6 New Twitter Features You Need to Know About
2016 has been a dynamic year for Twitter. Growth is stagnant and investors have been impatient, and as a result Twitter has made a lot of changes to their platform in order to entice people and ultimately to better monetize the platform. So it will shock nobody to hear that Twitter continued to tweak their platform.
These six upcoming changes to Twitter are small but also substantial. You will look like a PRO-fessional social media user if you master these. And after reading this, you will not ever put a period before a username with the hopes to broadcast your personal conversation, and may send retweets of your own tweets like a boss.
1. No more periods before usernames
— The New Yorker (@NewYorker) May 27, 2016
Perhaps the most dramatic change to Twitter is that you will no longer need to put a period before an @username in order to broadcast a message to someone. This means that there are three paths for an @reply message:
- A new tweet prefaced by an @username – will be seen by all of your followers. This change means that you cannot reach an individual exclusively by beginning a tweet with their username.
- A reply to a tweet – will still be prefaced by an @username, but will only be visible to followers on the “Tweets and Replies” tab.
- A reply to a tweet can be retweeted, and then broadcast to all of your followers.
So right off the bat this is both a subtle and dramatic change to the Twitter conventions that we’ve grown accustomed to. And if you use @usernames to directly address people – soon everybody (well, 3 percent of everybody anyhow) may easily see what you’re tweeting in their timelines (if the great Twitter algorithm allows).
2. More characters! (kind of)
The next change in the Twitter platform we give you a little more room to write…. but not much. @usernames at the beginning of a tweet, photos, GIFs and video links will not be counted towards the 140-character limit for a tweet. @usernames that are included within the body of a tweet would count towards those 140 characters, however.
This is not nearly as extreme as the proposal that was floated at the beginning of the year where Twitter would allow thousands of characters per tweet, but it does serve the purpose of allowing the appropriate amount of conversation around media which has been a strength of Facebook and Instagram, but Twitter to a lesser degree.
3. Periscope archives
One of the most frustrating aspects of Twitter’s live-stream Periscope app was its inability to archive broadcasts (broadcasts typically expire after 24 hours). Third-party apps were developed to bridge this gap, but the archives went to YouTube which meant that broadcasters had to go out of their way to broadcast on Periscope when it would have been just as easy to broadcast on Live Hangouts and to archive automatically. So, it made a lot of sense for Twitter to find a way to archive these within the platform which it does automatically.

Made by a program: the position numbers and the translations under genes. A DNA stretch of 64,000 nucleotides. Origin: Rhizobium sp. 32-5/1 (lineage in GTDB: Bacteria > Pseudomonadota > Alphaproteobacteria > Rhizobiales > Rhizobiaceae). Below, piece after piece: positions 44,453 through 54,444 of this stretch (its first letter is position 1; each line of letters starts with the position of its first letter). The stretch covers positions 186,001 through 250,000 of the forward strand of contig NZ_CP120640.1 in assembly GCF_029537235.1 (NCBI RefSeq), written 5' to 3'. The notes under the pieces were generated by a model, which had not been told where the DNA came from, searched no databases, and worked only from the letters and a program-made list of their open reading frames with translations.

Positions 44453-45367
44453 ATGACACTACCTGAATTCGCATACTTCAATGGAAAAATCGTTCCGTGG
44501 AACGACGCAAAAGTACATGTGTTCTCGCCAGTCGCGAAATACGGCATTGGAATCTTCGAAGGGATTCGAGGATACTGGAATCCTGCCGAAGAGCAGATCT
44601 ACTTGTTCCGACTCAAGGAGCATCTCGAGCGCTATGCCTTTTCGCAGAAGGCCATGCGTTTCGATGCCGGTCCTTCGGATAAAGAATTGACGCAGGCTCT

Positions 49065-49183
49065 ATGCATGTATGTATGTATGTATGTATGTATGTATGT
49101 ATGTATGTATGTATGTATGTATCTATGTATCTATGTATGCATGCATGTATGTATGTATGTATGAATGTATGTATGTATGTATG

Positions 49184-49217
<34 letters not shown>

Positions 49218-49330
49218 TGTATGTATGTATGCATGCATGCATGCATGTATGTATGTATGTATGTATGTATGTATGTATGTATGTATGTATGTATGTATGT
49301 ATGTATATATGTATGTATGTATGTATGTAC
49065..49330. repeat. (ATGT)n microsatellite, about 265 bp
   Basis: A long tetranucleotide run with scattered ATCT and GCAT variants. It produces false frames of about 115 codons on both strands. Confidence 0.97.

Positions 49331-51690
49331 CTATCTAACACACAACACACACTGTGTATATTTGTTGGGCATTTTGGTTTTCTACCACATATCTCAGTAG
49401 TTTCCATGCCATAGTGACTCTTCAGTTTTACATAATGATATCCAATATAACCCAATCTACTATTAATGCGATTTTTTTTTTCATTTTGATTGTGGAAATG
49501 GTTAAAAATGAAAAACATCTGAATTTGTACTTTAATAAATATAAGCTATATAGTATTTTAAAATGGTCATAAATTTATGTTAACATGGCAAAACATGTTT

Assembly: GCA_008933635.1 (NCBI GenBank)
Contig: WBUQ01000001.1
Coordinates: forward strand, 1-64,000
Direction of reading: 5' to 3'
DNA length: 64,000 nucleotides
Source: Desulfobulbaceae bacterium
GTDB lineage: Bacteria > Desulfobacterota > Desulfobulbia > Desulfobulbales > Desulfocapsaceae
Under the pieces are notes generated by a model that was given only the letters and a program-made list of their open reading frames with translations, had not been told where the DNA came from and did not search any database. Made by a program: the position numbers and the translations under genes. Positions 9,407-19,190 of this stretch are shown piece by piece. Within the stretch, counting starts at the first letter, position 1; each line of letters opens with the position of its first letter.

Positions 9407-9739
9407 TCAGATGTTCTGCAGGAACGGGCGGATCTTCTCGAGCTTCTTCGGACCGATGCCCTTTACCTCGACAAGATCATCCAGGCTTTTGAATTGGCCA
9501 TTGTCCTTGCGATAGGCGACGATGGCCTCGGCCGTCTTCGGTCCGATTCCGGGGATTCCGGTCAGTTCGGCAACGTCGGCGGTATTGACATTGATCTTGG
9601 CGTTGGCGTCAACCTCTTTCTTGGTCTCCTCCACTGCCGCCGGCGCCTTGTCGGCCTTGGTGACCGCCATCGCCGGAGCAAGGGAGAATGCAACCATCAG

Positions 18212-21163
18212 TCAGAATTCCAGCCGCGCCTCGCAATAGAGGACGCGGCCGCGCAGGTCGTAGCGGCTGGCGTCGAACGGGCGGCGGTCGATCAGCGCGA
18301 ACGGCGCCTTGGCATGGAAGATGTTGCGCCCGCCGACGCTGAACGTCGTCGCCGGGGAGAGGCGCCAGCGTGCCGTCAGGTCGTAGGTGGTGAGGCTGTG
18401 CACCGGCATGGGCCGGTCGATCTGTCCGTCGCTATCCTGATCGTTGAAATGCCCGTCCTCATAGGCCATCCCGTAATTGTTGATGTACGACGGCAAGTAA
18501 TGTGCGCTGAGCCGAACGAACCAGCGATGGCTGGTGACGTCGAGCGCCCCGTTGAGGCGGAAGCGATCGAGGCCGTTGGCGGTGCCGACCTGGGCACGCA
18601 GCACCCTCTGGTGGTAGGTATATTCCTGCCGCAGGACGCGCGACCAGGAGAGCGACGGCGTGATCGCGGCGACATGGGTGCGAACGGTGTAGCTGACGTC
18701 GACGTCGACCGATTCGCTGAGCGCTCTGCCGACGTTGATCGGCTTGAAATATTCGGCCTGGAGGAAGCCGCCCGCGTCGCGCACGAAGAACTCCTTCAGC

Variety also reports that Periscope is developing a search feature that will allow you to search archived Scopes within the platform. So these changes (however subtle) add a dimension to the platform that it was lacking.
4. Retweet and quote yourself
The Twitter user base is stagnant. One of the residual issues of this is that only 20 percent of the population may be participating on the platform. This means that you may find that your tweets are far more substantive or impressive than most of the tweets in your timeline. Factor in the Twitter algorithm, and you may be the wittiest person you know. If this describes you, you will LOVE this new feature.
Twitter will soon allow you to retweet yourself and to quote yourself in your tweets. And if you think that this sounds too good to be true, this is probably a feature that you will use.
5. Audio cards now feature Spotify
— Jim Dougherty (@jimdougherty) May 27, 2016
Twitter’s Audio Cards are not a new feature, but the 30-second samples that they were able to play were exclusively from Soundcloud and Apple. This is somewhat limiting given the different platforms that people listen to music on.
As such, Twitter announced that they will now support Spotify for Audio Cards. This means that Twitter will soon be integrated more thoroughly into Spotify, and soon your Twitter timeline may be peppered with 30-second samples from the Spotify library (A public service announcement from my daughter: you cannot play Beyonce’s “Lemonade” from Spotify and must hold out for an integration with Tidal).
6. No more Buy button
A couple of years ago, Twitter partnered with some third-party apps and big businesses to introduce the “Buy” button which enabled direct e-commerce transactions from the Twitter platform. Odds are this won’t impact your life too much, but Twitter is no longer developing this feature.
So now you are in the know. You can share 30-second clips of Spotify songs, you can Scope to your heart’s delight knowing that your broadcasts will be archived on the Periscope platform for a (digital) eternity, soon you will be able to retweet yourself and when you send out an @reply you may have no idea where it will be routed or who will see it. And when you see someone placing a period before an @username, you can demonstrate your knowledge of the subtleties of Twitter by informing them that it is unnecessary.
One last caveat about all of these changes is that they’re not in place quite yet, but will be in the coming months (though Spotify integration and Periscope archives are available now).
Image via Pixabay: 1
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